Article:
On Thursday, the state of Ohio is scheduled to inject Dennis McGuire, 53, with two drugs: first, the sedative midazolam; then, the painkiller hydromorphone. When it is over, McGuire, who was convicted of the 1989 rape and murder of Joy Stewart, will be dead – which is Ohio’s goal. But the procedure is untried and untested; the drugs that the state will employ have never been used in a death chamber.
And experts have warned in legal proceedings that if the process goes wrong, McGuire will not just peacefully drift away, but will be awake, struggling and failing to pull enough air into his lungs, until the drug overdose that will kill him takes hold.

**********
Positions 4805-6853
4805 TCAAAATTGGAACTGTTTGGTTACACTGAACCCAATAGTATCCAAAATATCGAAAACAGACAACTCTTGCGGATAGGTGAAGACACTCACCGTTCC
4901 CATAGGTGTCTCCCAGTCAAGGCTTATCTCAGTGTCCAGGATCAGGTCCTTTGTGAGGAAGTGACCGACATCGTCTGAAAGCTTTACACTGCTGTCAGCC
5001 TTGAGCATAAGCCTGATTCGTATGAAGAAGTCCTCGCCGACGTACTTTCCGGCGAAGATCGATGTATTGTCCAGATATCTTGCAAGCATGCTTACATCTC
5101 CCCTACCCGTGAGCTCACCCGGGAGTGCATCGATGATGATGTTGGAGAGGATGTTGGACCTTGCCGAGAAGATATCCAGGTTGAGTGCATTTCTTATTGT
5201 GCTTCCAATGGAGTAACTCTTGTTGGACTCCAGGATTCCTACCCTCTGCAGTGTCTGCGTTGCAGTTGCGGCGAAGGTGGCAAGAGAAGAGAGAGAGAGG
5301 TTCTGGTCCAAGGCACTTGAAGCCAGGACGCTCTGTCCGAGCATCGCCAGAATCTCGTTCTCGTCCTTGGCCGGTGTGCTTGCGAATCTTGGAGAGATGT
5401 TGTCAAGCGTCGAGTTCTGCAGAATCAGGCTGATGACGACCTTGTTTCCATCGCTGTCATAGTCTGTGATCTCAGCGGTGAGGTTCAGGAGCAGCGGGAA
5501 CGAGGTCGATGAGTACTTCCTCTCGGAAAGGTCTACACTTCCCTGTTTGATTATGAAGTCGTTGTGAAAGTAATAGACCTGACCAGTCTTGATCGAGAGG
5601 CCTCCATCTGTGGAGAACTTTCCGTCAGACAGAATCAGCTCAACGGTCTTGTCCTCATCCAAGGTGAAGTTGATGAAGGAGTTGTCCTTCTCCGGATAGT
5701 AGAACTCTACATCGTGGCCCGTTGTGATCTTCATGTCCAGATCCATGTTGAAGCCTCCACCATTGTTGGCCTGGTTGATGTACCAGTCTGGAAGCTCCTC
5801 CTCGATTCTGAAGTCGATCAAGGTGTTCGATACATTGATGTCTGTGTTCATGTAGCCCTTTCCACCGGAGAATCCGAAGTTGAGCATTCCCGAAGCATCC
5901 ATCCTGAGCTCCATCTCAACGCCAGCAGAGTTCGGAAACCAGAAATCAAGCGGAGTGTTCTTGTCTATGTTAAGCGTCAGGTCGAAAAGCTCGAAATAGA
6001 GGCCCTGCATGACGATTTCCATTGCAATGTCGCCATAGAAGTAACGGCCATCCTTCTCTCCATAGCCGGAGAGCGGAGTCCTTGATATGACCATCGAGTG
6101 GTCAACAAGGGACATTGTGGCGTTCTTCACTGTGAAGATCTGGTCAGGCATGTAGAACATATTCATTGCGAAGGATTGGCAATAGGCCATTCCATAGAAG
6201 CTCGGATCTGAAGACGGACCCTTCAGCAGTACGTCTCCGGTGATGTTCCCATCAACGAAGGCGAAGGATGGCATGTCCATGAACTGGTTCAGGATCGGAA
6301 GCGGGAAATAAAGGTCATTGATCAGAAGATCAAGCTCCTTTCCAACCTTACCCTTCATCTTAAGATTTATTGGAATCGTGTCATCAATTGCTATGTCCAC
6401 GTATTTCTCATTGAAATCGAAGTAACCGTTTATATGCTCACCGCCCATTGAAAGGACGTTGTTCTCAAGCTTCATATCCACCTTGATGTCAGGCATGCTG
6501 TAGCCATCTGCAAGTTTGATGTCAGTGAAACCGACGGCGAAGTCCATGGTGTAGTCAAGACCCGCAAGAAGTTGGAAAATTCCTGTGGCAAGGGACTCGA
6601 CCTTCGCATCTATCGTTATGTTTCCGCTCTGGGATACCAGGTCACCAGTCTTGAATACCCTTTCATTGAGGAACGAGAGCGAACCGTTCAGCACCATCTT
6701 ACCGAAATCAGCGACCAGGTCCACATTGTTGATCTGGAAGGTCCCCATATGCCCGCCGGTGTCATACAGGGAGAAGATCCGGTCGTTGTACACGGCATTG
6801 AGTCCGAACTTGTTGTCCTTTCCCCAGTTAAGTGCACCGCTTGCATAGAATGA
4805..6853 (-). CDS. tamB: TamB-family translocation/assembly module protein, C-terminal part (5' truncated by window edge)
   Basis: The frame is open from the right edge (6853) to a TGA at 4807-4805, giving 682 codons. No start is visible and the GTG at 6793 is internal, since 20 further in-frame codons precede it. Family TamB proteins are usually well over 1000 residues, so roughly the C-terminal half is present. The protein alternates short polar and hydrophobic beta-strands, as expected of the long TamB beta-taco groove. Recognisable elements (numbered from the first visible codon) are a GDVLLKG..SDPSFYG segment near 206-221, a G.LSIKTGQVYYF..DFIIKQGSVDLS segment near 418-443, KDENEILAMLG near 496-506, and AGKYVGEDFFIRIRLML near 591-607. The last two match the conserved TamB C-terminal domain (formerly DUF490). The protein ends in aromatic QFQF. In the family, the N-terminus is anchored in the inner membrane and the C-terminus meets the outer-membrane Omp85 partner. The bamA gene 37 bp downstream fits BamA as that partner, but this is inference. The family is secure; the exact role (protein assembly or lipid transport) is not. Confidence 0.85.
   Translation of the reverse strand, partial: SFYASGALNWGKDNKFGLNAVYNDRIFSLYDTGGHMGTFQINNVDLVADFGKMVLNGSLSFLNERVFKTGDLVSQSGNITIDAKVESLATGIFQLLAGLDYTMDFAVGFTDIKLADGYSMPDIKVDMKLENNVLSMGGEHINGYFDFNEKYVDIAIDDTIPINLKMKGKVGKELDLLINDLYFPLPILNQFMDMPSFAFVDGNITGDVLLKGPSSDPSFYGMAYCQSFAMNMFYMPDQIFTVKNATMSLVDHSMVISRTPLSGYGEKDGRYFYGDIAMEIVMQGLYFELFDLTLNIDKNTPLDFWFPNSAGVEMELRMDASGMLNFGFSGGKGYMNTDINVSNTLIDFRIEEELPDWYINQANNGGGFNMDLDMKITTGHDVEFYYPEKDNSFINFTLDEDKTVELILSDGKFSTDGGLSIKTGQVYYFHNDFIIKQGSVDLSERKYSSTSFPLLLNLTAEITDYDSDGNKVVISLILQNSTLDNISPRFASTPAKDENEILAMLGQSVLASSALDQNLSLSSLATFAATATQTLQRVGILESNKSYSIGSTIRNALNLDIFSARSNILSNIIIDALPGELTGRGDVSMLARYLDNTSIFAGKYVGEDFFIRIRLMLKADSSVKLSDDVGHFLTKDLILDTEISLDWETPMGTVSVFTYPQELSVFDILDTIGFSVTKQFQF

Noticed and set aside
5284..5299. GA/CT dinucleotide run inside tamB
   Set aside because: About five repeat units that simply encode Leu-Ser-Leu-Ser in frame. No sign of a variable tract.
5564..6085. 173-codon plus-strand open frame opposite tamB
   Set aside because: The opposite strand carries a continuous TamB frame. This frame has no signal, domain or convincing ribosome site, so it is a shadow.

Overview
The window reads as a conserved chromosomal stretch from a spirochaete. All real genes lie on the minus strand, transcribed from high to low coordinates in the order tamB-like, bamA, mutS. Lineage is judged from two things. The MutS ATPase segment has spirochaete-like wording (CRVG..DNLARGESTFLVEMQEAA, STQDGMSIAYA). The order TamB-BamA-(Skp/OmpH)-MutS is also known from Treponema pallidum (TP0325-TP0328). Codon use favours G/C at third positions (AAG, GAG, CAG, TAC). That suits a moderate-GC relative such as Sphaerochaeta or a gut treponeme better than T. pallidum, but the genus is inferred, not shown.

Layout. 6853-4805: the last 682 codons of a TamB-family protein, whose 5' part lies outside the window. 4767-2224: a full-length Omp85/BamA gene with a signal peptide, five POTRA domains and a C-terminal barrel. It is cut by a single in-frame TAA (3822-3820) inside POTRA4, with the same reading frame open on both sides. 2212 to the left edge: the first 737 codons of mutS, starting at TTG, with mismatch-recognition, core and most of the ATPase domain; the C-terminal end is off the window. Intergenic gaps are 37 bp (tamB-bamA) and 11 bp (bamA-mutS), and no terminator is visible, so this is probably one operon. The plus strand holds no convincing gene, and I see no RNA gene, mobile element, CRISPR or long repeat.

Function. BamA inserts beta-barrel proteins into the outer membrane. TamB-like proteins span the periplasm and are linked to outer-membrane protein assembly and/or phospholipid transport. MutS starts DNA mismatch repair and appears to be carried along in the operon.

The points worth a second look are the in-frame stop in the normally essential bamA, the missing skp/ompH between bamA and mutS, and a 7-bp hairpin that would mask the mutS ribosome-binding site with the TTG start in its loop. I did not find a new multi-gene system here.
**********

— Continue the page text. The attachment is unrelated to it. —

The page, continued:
"McGuire will experience the agony and terror of air hunger as he struggles to breathe for five minutes after defendants intravenously inject him with the execution drugs," his lawyers have said in court documents.
But on Monday a federal judge in Columbus, Ohio, ruled that McGuire's execution could go ahead. Judge Gregory Frost found that there was insufficient evidence to show a substantial risk of severe pain for the condemned man and said that “Ohio is free to innovate and to evolve its procedures for administering capital punishment.”